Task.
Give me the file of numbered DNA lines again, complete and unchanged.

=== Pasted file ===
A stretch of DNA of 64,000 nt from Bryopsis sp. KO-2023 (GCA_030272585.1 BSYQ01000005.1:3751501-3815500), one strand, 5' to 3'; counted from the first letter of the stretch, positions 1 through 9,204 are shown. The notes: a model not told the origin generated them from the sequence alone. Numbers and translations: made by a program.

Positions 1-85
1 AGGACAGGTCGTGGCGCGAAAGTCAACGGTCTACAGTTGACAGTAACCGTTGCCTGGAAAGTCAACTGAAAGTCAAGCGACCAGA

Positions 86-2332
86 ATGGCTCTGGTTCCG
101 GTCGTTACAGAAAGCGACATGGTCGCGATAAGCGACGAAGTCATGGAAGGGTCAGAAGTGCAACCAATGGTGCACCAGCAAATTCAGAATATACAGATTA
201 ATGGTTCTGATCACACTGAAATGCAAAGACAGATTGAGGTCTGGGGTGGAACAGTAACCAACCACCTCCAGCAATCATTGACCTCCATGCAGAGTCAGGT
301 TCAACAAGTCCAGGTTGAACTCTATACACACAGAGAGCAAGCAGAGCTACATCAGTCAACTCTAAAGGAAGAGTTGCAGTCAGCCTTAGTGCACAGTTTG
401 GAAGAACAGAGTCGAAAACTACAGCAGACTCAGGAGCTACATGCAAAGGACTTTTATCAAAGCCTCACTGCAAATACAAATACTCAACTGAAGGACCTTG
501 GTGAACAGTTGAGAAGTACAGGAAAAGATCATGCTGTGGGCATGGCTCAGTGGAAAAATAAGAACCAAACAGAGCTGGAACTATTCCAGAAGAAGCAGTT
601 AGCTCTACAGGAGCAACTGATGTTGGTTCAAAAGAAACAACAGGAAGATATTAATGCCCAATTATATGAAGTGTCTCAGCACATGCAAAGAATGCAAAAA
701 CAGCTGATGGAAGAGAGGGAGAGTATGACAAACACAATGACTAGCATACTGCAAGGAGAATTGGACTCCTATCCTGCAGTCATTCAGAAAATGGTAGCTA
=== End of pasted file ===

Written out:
A stretch of DNA of 64,000 nt from Bryopsis sp. KO-2023 (GCA_030272585.1 BSYQ01000005.1:3751501-3815500), one strand, 5' to 3'; counted from the first letter of the stretch, positions 1 through 9,204 are shown. The notes: a model not told the origin generated them from the sequence alone. Numbers and translations: made by a program.

Positions 1-85
1 AGGACAGGTCGTGGCGCGAAAGTCAACGGTCTACAGTTGACAGTAACCGTTGCCTGGAAAGTCAACTGAAAGTCAAGCGACCAGA

Positions 86-2332
86 ATGGCTCTGGTTCCG
101 GTCGTTACAGAAAGCGACATGGTCGCGATAAGCGACGAAGTCATGGAAGGGTCAGAAGTGCAACCAATGGTGCACCAGCAAATTCAGAATATACAGATTA
201 ATGGTTCTGATCACACTGAAATGCAAAGACAGATTGAGGTCTGGGGTGGAACAGTAACCAACCACCTCCAGCAATCATTGACCTCCATGCAGAGTCAGGT
301 TCAACAAGTCCAGGTTGAACTCTATACACACAGAGAGCAAGCAGAGCTACATCAGTCAACTCTAAAGGAAGAGTTGCAGTCAGCCTTAGTGCACAGTTTG
401 GAAGAACAGAGTCGAAAACTACAGCAGACTCAGGAGCTACATGCAAAGGACTTTTATCAAAGCCTCACTGCAAATACAAATACTCAACTGAAGGACCTTG
501 GTGAACAGTTGAGAAGTACAGGAAAAGATCATGCTGTGGGCATGGCTCAGTGGAAAAATAAGAACCAAACAGAGCTGGAACTATTCCAGAAGAAGCAGTT
601 AGCTCTACAGGAGCAACTGATGTTGGTTCAAAAGAAACAACAGGAAGATATTAATGCCCAATTATATGAAGTGTCTCAGCACATGCAAAGAATGCAAAAA
701 CAGCTGATGGAAGAGAGGGAGAGTATGACAAACACAATGACTAGCATACTGCAAGGAGAATTGGACTCCTATCCTGCAGTCATTCAGAAAATGGTAGCTA